Then I read this very interesting interview with Chaon, which suggested a writing method I've used in the past and think I will try again. Chaon mentioned writing the book as a series of chapters, and trying to complete one every night. In the completed book, many of the chapters are quite short, and the narrative is somewhat fragmentary, jumping from one point of view to another, and from one time period to another.
This was more or less how I wrote my first novel, although I didn't have that much intention about it. I simply wrote short pieces I was interested in, with the hope or faith that because I was interested in them, eventually they would all fit together. Writing the connective tissue (i.e., the plot) can come later, but it may not be completely necessary in all cases. Sometimes the theme is strong enough to connect otherwise disparate sections.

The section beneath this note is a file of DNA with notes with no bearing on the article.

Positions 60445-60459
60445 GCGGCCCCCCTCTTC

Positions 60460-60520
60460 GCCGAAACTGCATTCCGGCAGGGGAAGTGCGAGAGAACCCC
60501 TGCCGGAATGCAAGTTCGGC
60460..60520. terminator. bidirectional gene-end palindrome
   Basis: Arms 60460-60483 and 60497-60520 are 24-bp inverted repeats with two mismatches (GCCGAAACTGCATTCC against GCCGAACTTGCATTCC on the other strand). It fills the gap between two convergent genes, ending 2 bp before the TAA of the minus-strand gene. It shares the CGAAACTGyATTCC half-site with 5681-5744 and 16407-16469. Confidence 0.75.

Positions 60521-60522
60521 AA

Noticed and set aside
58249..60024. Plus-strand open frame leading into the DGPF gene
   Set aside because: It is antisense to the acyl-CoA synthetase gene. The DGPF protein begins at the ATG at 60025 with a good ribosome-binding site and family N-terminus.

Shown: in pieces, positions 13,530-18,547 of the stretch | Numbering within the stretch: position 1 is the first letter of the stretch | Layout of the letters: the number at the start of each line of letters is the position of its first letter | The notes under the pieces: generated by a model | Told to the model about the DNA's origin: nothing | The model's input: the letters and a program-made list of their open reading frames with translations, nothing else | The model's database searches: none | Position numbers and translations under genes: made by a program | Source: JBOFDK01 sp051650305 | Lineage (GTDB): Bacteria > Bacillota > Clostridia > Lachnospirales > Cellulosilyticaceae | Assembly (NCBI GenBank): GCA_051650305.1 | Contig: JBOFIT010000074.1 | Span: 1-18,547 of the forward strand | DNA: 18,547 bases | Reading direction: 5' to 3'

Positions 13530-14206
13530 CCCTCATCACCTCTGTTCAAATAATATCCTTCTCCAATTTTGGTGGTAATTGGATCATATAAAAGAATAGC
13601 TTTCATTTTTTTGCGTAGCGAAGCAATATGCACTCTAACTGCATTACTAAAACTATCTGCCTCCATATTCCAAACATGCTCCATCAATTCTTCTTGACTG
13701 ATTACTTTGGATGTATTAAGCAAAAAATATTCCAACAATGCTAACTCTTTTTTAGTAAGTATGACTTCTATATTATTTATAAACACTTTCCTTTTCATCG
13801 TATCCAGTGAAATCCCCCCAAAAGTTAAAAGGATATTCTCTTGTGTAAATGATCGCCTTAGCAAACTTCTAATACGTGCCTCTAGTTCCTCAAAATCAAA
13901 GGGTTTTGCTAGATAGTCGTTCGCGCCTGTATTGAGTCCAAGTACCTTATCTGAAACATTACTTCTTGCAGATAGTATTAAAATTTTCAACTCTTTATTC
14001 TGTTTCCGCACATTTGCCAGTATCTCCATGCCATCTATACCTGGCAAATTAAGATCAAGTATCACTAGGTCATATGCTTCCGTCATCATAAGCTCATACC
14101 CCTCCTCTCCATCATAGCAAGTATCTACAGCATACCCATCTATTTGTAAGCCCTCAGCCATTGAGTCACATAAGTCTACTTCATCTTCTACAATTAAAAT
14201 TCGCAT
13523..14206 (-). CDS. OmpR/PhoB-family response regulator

In the past I've made the case for working from a pre-existing plot and allowing it to evolve as you go. Now I'm arguing that the opposite can also be effective. Just writing scenes or chapters that seem somehow related to you--or don't seem related as yet, but still intrigue you--can help you build up a deeply resonant narrative over time.
This can also work well with the 20-minute plan, which helps prevent excessive rumination and lends itself to the compact but still potentially fertile fragment.